Design accessible mobile first

The Web was already responsive, until we started mistaking websites for movie posters with specified widths and heights.

Do yourself a favor: Design for accessibility, on mobile, then think about larger screens.

Annotations for Web

When designing a new website or template, these annotations are the foundation for accessibility.

Declare a language

  • lang="en"
    • This affects the screenreader pronunciation.
    • It is encoded in the page at the opening tag <html lang="en">

Give each page view a unique title

Why this matters

  • This shows up in the browser tab and is announced when Web pages open
  • When people compare similar content across browser tabs using a screen reader, this allows them to know which tab is which

How to structure the title

  • title="My special Web page - Company name"
    • Each page must have unique <title> encoded in the <head>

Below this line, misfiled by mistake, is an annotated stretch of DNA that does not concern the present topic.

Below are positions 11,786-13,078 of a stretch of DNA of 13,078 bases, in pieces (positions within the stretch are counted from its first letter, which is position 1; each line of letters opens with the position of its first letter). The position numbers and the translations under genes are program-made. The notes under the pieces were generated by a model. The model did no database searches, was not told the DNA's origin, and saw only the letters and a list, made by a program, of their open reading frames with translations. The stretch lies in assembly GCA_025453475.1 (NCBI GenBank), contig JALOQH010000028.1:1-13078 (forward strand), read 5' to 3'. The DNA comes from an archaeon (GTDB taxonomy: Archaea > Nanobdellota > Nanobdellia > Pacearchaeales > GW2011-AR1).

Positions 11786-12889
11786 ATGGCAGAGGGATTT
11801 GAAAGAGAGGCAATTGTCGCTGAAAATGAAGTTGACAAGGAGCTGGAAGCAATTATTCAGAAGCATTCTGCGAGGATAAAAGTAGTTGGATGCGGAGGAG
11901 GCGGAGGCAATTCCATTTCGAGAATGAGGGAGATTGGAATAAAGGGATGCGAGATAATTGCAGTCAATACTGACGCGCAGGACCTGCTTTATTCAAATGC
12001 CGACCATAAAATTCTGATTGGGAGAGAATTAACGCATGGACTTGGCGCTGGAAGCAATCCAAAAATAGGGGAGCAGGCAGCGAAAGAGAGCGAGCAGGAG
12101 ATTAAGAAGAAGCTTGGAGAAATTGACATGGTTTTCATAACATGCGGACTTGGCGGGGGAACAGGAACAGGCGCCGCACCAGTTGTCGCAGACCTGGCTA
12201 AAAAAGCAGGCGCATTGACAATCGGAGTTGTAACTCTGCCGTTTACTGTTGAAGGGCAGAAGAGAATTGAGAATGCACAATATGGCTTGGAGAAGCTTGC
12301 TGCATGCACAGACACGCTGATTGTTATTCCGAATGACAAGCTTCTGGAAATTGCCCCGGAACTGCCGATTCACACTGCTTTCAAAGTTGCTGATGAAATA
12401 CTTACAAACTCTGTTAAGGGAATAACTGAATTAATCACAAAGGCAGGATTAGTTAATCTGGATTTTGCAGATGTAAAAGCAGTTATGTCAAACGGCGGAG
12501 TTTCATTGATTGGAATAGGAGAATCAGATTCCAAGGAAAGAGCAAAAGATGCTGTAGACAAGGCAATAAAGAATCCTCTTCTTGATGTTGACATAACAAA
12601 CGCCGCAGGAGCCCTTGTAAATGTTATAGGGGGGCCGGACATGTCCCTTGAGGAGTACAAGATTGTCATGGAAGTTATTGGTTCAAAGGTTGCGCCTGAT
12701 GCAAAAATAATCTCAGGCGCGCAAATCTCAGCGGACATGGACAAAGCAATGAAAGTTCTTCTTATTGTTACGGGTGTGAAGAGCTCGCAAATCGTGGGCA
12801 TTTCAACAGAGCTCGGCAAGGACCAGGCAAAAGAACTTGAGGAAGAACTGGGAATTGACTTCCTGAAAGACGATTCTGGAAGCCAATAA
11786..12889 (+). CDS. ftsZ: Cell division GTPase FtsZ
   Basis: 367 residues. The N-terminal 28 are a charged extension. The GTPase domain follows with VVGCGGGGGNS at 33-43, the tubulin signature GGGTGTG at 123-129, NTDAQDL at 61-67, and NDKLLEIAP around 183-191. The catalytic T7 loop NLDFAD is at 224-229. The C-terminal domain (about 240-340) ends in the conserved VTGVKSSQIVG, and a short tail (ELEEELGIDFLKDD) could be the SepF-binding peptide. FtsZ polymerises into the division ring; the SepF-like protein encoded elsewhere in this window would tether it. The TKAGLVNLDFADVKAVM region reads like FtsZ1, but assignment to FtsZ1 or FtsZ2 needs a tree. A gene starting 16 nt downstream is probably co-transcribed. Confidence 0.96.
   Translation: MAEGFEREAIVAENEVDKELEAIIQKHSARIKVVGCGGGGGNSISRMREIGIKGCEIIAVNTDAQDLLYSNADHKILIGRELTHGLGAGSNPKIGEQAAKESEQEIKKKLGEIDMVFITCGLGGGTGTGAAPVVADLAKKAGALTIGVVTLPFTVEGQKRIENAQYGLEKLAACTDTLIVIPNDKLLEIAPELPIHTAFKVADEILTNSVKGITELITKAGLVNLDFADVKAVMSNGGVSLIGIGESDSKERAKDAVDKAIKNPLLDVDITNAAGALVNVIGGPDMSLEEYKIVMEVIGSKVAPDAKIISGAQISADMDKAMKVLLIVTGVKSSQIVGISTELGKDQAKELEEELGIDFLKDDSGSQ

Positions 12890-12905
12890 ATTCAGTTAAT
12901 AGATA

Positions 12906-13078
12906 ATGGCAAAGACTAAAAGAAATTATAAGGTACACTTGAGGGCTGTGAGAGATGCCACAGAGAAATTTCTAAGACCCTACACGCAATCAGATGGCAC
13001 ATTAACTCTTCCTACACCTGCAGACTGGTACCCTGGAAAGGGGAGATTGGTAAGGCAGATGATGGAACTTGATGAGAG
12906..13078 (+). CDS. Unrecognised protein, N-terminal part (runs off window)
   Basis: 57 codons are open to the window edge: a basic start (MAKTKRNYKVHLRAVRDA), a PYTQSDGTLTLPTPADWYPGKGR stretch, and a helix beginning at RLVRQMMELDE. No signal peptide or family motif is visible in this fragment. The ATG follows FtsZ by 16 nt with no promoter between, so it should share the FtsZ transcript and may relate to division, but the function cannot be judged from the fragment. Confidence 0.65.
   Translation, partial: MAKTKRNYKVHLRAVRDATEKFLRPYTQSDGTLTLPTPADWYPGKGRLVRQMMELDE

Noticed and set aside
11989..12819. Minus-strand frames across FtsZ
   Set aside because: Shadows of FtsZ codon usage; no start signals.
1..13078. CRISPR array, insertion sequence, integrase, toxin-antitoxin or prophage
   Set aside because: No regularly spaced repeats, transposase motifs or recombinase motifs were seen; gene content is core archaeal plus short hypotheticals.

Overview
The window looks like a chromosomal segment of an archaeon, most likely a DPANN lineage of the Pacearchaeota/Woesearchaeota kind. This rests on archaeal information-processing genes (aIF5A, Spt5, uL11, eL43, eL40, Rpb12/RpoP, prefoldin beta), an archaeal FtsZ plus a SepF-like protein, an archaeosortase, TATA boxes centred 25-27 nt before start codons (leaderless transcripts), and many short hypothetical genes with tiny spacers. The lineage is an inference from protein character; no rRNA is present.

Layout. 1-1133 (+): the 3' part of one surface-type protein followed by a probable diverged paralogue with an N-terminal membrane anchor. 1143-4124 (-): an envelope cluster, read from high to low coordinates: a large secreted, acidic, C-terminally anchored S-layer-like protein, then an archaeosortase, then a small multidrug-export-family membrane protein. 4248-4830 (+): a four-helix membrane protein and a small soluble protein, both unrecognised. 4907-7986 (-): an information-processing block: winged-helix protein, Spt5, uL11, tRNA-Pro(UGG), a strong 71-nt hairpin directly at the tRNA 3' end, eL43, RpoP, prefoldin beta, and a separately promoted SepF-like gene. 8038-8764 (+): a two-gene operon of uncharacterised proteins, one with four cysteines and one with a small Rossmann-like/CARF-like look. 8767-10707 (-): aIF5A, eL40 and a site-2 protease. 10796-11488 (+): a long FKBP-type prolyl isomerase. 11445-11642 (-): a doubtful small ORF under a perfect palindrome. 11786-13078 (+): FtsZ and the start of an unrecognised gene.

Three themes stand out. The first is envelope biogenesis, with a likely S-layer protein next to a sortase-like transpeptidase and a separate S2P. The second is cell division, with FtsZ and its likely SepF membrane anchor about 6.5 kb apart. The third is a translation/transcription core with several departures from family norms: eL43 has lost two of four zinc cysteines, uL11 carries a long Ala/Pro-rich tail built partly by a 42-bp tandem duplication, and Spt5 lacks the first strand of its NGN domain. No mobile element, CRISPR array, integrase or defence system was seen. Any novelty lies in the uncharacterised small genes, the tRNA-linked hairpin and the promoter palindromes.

• This example gives a unique name, followed by the company name
    • The first part of the title (before “- Company name”) almost always matches the <h1> heading in the main content
    • Do not use the | pipe character as a divider (it is read by screen readers)

Structure your page with landmarks

Landmarks give structure to the page for the screenreader user to be able to navigate the page by major sections.

Each page must include:

Ensure users can zoom in

  • People with low vision need the ability to magnify the page on mobile and desktop
    • Pinch/zoom on mobile
    • Pressing ctrl + (PC) or command + (MacOS) to zoom in/out
  • Be sure your development team doesn’t block this ability

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